The Browning Version follows the final days of term for a classics schoolmaster. Due to his ill health, Andrew Crocker-Harris is forced into an early retirement. However, the prospect of this seems far from unwelcome for his students. For Crocker-Harris seems to have been, by all accounts, a thoroughly awful teacher and human being. One morning, the sudden recognition that he is despised by his boys, his colleagues and his unfaithful wife drives Crocker-Harris to the dreadfully depressing conclusion: he has been a failure at apparently every aspect of life.
In the depths of his misery however, Crocker-Harris is greeted by an act of kindness from a young student of his. A boy by the name of Taplow gives his teacher a parting gift: a copy of the Agamemnon with a verse translation by Robert Browning. This unprompted act of generosity elicits tears from the customarily icy Crocker-Harris, and prompts him to contemplate his life so far, and how to proceed from here into the future.
Greatest of all the admirable performances of the film is that of Michael Redgrave’s as the ol’ Crock. Painfully dull and pathetically cruel, it is hardly surprising that Mr. Crocker-Harris is nicknamed the ‘Himmler of the Lower-Fifth’. One of the most distinctive aspects of the characterisation of Crocker-Harris though is his somewhat hyperbolic affectations. Redgrave plays almost pantomimically, and many times, he is borderline comical. It is only later however that we realise that this has been a deliberate decision, not on the part of Redgrave per se, but rather his character Crocker-Harris. For many years, the schoolmaster has been feeling an acute sense of isolation; he notices the boys are amused by his little mannerisms – the hands plunged deep into the pockets, the peculiar inflections of the voice – and so he turns them up a few notches. He exaggerates these mannerisms in the hope that the boys notice him a little more; he creates all sorts of elaborate ruses just to get some people to laugh at him awhile. Pitiful stuff, indeed.
Fresh from the pen of Terence Rattigan, the writer of the original one-act play of the same name, The Browning Version is beautifully scripted and perfectly paced. Director Anthony Asquith keeps all cinematic devices simple and unobtrusive in order to the bring to the forefront these fundamental elements. Lighting, camera-placement, editing – even music is muted in order to showcase the two most important aspects on which the piece is founded: the gorgeously constructed screenplay and the great actors who bring the words to life.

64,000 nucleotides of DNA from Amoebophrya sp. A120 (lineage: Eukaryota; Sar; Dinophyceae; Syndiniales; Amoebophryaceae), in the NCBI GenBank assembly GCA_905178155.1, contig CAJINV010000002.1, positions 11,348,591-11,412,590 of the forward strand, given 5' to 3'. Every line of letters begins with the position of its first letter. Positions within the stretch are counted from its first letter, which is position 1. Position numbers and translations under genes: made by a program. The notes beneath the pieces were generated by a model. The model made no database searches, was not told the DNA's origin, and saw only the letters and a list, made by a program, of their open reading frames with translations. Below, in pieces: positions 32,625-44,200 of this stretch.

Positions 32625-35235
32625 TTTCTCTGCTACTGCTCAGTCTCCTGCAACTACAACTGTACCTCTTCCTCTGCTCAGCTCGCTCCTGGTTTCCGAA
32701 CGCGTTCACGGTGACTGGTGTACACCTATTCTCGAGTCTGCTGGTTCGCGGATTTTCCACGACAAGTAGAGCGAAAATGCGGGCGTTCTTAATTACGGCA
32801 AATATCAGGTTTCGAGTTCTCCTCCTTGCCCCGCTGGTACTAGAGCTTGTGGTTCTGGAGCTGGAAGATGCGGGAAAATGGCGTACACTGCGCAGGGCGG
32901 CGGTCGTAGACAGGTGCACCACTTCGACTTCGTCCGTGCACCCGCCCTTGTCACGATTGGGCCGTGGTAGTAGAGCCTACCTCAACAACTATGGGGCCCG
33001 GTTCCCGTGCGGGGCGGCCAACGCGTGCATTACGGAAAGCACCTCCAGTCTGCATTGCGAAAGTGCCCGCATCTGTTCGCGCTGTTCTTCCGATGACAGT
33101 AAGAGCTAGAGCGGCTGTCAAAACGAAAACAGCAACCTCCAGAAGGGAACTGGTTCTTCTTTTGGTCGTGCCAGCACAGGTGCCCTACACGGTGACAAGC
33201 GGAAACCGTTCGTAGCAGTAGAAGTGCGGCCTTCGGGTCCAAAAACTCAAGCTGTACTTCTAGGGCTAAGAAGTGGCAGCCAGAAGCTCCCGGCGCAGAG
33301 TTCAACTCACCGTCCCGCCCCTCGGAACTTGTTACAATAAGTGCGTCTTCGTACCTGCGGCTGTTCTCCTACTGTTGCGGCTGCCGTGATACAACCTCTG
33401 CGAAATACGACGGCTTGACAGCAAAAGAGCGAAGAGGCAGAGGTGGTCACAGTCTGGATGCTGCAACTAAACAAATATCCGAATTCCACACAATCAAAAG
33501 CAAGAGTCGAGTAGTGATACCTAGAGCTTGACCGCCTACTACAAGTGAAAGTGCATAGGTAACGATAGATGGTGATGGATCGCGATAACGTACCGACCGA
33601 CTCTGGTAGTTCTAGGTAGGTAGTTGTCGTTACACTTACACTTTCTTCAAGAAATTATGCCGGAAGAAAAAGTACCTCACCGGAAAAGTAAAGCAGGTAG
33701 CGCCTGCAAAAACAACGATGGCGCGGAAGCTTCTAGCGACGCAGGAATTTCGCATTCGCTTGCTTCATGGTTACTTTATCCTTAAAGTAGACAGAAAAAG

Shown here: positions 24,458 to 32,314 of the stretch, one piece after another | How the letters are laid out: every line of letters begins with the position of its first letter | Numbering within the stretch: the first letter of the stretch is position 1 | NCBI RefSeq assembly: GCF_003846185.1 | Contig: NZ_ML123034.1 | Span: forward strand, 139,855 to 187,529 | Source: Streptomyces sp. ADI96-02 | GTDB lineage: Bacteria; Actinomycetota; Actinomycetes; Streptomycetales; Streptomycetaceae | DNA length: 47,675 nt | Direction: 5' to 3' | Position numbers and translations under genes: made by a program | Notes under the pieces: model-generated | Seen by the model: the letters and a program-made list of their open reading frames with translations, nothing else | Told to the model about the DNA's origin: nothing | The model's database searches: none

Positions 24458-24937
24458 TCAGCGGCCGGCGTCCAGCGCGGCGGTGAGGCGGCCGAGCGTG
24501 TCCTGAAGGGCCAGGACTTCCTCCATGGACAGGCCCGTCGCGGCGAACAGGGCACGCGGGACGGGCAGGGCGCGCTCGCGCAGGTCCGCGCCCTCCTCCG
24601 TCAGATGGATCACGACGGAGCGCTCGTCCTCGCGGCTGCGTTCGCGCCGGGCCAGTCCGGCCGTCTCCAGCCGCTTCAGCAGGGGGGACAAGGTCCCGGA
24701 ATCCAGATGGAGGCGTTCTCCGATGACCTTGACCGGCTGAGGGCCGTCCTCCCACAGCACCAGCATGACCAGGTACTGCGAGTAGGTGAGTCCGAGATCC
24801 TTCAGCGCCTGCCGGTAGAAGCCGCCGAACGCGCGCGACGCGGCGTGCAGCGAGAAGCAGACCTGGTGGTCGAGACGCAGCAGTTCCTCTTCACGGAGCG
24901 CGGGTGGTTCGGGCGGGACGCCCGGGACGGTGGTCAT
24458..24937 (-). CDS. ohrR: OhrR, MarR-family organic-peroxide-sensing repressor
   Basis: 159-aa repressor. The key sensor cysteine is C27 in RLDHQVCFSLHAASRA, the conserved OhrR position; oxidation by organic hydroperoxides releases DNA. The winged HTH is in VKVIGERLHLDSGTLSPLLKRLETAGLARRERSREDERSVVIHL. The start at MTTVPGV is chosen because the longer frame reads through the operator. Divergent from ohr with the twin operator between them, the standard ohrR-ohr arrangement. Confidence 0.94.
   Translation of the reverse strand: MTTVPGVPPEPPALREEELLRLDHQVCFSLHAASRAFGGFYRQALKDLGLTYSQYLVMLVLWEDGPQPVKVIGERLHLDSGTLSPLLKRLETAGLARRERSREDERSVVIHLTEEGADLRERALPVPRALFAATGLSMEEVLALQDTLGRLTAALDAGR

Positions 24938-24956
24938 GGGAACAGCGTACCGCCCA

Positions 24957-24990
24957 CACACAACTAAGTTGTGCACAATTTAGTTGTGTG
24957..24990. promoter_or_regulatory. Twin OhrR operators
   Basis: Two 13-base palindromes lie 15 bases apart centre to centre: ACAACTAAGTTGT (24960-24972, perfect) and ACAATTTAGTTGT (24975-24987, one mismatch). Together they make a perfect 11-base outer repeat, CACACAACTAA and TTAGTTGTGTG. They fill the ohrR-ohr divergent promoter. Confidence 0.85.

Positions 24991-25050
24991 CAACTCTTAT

In employing this simple but very potent style, Asquith accomplishes something so rarely done successfully on the silver screen: he brings to us the thrilling blend of electricity and striking intimacy of the theatre. And rarely does one see a cinematic style so delightfully felicitous. For the film is, fundamentally, the tragic tale of Andrew Crocker-Harris – an essentially good man who has lost his way. In other words, Crocker-Harris is not unlike the hero Agamemnon (who very appositely dies at the hands of his scheming wife). Thus by letting the atmosphere arise organically rather than through cinematic manipulation, Asquith melds two extremely antithetical moods – Greek tragedy and the stuffiness of an English public school – to create a stiflingly dramatic style.
However, it would be wrong to see the story of Crocker-Harris as a tragedy in the classical sense (or actually any sense for that matter). For while Aeschylus’ Agamemnon hurtles down and down to a violent death, Crocker-Harris rises up from his wretched circumstances. Although he cannot undo the mistakes of the past, and the road ahead does lie quite uncertain, the film ultimately arrives at a moment when his world is set finally right – if only for a moment.
The pinnacle of the The Browning Version is the rousing but astonishingly unsentimental farewell from Andrew Crocker-Harris. He tells the students what it means to be a good teacher, something Crocker-Harris now knows he can never claim to have been. “Sympathy. Encouragement. Humanity.” Every student has every right to demand these qualities of his teacher, he tells us . Never before did he think to furnish these qualities, but now, finally, Crocker-Harris begins to understand. We the audience recognise something too: the trio – sympathy, encouragement, humanity – is reflected in Taplow’s giving of the Agamemnon; it was this gracious act which brought Crocker-Harris back from the shadows in the first place.